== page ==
I would recommend the tutorials on Sparkfun ( http://www.sparkfun.com/tutorials/57 ) to get you started with microcontrollers.
In short, resistors are devices that turn electrical 'energy' into heat. Capacitors are devices that store voltage or charge. Inductors are devices that 'store' magnetic fields. Diodes are devices that restrict current in a certain direction similar to a one-way valve. Now these are very basic simplifications of electrical components and there are many variations of all these device.
A ground is a place of common voltage and is a reference point which is usually close to 0V. Voltage is potential difference not absolute values so when measuring and notice you have 5V with reference to ground. 'Ground' could technically be at an arbitrary voltage, let's say 1V, making the actual voltage at the positive probe 6V. The reason it is called ground or earth is because at some point in the circuit, perhaps back at the power station or near the meter, the wire is actually connected to the ground. I'm not exactly sure of this next part so don't quote me on this but from my understanding the reason the ground is 0v is because the Earth can dissipate an 'infinite' amount of voltage because it is so large. The charges will try to spread as far apart as they can around the surface of a sphere ( earth ) and just because it's so large it is 0 at our point of contact. Anyways, don't get caught up on whether ground is truly 0 or not. One other practical application for grounds is for safety to protect consumers from discharge of high voltage. For instance all metal cases of appliances are grounded. If for some reason a 120V line became lose and touched the case ( which we're pretending is not grounded ) and you came by an touched the appliance. The 120V would find a path to ground through you and could cause internal injuries. If the case is grounded the 120V is 'shorted' ( I'll explain later) to ground and this will likely reset a breaker on your houses panel removing power from the device and keeping you safe if you touch it.
Some other key terms for learning electronics:
Series is when devices are connected one after another. All devices have the same current because there is only one path however voltage is different accross each depending on it's position in the series.
Parallel is when devices are connected to the same two points. All devices have the same voltage but the current is split between each path between the two points based on the resistance.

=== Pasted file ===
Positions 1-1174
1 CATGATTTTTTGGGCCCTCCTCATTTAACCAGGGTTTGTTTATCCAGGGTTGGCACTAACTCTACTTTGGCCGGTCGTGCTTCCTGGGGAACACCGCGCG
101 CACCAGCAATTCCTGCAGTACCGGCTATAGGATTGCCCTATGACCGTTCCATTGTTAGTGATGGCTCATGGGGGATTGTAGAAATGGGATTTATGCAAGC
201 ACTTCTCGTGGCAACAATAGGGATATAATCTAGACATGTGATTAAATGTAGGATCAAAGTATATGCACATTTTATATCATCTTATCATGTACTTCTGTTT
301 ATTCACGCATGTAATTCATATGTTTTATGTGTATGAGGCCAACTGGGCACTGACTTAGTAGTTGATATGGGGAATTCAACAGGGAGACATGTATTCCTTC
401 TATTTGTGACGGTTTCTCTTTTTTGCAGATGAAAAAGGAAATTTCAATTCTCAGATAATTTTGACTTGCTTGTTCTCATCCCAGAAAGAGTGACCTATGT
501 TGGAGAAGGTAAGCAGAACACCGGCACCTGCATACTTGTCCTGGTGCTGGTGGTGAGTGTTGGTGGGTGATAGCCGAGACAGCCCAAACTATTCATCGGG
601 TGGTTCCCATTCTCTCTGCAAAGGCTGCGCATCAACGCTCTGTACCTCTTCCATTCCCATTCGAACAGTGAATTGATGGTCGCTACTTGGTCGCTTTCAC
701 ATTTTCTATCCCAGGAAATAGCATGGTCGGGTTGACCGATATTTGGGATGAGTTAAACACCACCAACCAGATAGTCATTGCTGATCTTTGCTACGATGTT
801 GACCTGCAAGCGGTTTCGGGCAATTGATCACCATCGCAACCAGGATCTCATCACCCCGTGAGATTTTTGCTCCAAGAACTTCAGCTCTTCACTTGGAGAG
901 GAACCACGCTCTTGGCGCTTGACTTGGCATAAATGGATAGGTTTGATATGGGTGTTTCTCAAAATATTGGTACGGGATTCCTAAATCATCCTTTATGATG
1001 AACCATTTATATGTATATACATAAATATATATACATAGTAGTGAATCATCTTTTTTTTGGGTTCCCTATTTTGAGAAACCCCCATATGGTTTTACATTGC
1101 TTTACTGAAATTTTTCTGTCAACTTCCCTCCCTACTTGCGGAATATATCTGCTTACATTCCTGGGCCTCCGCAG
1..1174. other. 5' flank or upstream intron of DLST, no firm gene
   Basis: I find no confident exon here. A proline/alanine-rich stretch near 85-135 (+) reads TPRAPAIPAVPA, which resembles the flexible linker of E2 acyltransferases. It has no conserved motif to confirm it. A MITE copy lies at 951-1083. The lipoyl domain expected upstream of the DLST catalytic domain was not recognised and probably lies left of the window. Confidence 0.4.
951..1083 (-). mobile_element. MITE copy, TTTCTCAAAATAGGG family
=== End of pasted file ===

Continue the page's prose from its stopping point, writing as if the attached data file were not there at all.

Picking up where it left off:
Short or short circuit comes from the idea of taking the shortest path. This is actually the result of a parallel circuit. The 'short' path is the path with the least resistance and thus the most current. Usually you would burn the wire or whatever was shorted which is why these scenario's are dangerous and often teh start of fire or in the case micro controllers the frying of chips
Open is just when there is a break in the wire or circuit preventing the flow of current.
Understanding the fundamental devices and these key terms should allow you to understand basic circuitry.
So i'm not sure how much back ground you have in electrical side, but hopefully that was helpful. Anyways on to microcontrollers.
I can't really explain microcontrollers without going into semiconductors, VHDL, finite state machines, but basically a microcontroller is just a little computer. It has memory and a processor on in a single package. If you think of your big CPU in your computer a microcontroller is just a much much more basic version of that.
EPROM ( Electronically Programmable Read Only Memory ) . I agree it's a weird name because if it's programmable it's not read only but it has to do with being programmable and read-only at different states so both words are valid. There is EEPROM which the first E is erasable with High-Voltage from external source or sometimes from UV lights. I don't know much about this other than that but it's basically just another memory region for things that will remain constant during normal operation of the device so if you have something that will enver change you could put it in EPROM to free up some RAM space.
You said ages ago. lol there are still PICS and they are still quite popular and the main contender to AVRs ( Arduino / ATmega328 ). PICS are just different style of microcontrollers that have different feature sets and different memory styles.
If you want to load code onto a microcontroller you need to follow those tutorials i recommended or look at the datasheet for the device and get it in a development board ( oscillators, decoupling caps, and power etc. ) Then you can use an ISP ( In System Programmer ) such as the AVR ISP MK II.
As a matter of fact i'm trying to create a post to teach you this exact skill of getting code originally written for Arduino onto a basic ATmega328 in my post here:
However your idea of scrapping IC's from toys is not very practical in my opinion. Each toy manufacture will use a chip specifically designed to be most economical for that toy based on I/O, memory, speed, etc.. There are thousands of variations of chips and the time it takes you to figure out which chip they used if you can even get it out without damaging it and then setting up a whole new development board for that chip each time is not feasible. Also ATmega328 chips which are used in the UNO's are only about 4 dollars so it would be much much better IMO to just become very familiar with these and then branch out to more capable chips in the future.
Hope that helps, my hands are tired of typing :)